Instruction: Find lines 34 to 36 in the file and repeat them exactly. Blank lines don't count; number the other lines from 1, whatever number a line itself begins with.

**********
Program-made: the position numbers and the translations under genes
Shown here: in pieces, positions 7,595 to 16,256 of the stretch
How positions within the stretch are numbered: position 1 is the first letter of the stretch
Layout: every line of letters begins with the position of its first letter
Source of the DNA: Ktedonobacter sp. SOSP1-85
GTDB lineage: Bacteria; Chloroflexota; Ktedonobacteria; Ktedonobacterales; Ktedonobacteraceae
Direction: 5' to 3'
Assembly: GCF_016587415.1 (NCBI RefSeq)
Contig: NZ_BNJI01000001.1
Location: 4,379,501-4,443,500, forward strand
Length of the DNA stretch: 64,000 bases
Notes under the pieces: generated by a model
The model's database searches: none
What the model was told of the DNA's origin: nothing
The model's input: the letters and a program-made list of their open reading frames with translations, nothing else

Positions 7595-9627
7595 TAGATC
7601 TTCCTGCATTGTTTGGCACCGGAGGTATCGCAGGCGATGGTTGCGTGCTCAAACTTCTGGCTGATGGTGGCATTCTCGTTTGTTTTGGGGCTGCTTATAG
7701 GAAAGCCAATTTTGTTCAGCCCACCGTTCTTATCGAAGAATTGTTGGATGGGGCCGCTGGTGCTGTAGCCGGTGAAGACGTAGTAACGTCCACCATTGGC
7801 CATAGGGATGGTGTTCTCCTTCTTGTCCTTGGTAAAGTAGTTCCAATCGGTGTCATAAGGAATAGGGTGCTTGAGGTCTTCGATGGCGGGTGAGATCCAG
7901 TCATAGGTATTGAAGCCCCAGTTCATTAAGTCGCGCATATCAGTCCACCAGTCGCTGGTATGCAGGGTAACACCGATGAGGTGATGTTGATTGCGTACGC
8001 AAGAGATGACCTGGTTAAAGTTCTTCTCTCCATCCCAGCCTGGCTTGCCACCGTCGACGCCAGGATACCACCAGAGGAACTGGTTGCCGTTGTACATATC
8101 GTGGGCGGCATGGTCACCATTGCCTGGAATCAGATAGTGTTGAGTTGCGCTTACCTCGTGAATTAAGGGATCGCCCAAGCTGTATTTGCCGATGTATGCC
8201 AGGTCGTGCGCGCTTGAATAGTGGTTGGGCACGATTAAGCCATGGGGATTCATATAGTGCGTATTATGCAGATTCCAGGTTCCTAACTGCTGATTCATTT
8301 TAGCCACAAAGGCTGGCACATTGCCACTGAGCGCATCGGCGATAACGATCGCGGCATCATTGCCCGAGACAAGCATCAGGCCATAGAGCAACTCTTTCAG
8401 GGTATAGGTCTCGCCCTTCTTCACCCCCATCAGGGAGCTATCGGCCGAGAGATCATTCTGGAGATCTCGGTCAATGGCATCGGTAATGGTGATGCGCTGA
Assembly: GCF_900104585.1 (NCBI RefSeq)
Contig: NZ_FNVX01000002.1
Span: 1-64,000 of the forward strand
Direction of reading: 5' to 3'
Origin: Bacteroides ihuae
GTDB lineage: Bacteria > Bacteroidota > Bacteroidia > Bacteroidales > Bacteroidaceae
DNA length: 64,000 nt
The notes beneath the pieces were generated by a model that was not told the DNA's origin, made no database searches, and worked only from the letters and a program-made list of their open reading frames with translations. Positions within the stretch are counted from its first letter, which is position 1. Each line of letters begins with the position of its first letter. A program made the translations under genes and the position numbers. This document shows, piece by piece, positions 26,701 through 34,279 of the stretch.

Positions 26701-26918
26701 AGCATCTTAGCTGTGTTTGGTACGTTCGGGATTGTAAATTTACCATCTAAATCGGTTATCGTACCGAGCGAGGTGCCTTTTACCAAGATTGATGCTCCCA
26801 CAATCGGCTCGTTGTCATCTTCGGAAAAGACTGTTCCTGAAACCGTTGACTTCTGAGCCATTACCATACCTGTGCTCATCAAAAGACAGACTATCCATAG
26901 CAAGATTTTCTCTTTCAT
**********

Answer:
The notes beneath the pieces were generated by a model that was not told the DNA's origin, made no database searches, and worked only from the letters and a program-made list of their open reading frames with translations. Positions within the stretch are counted from its first letter, which is position 1. Each line of letters begins with the position of its first letter. A program made the translations under genes and the position numbers. This document shows, piece by piece, positions 26,701 through 34,279 of the stretch.

Positions 26701-26918
26701 AGCATCTTAGCTGTGTTTGGTACGTTCGGGATTGTAAATTTACCATCTAAATCGGTTATCGTACCGAGCGAGGTGCCTTTTACCAAGATTGATGCTCCCA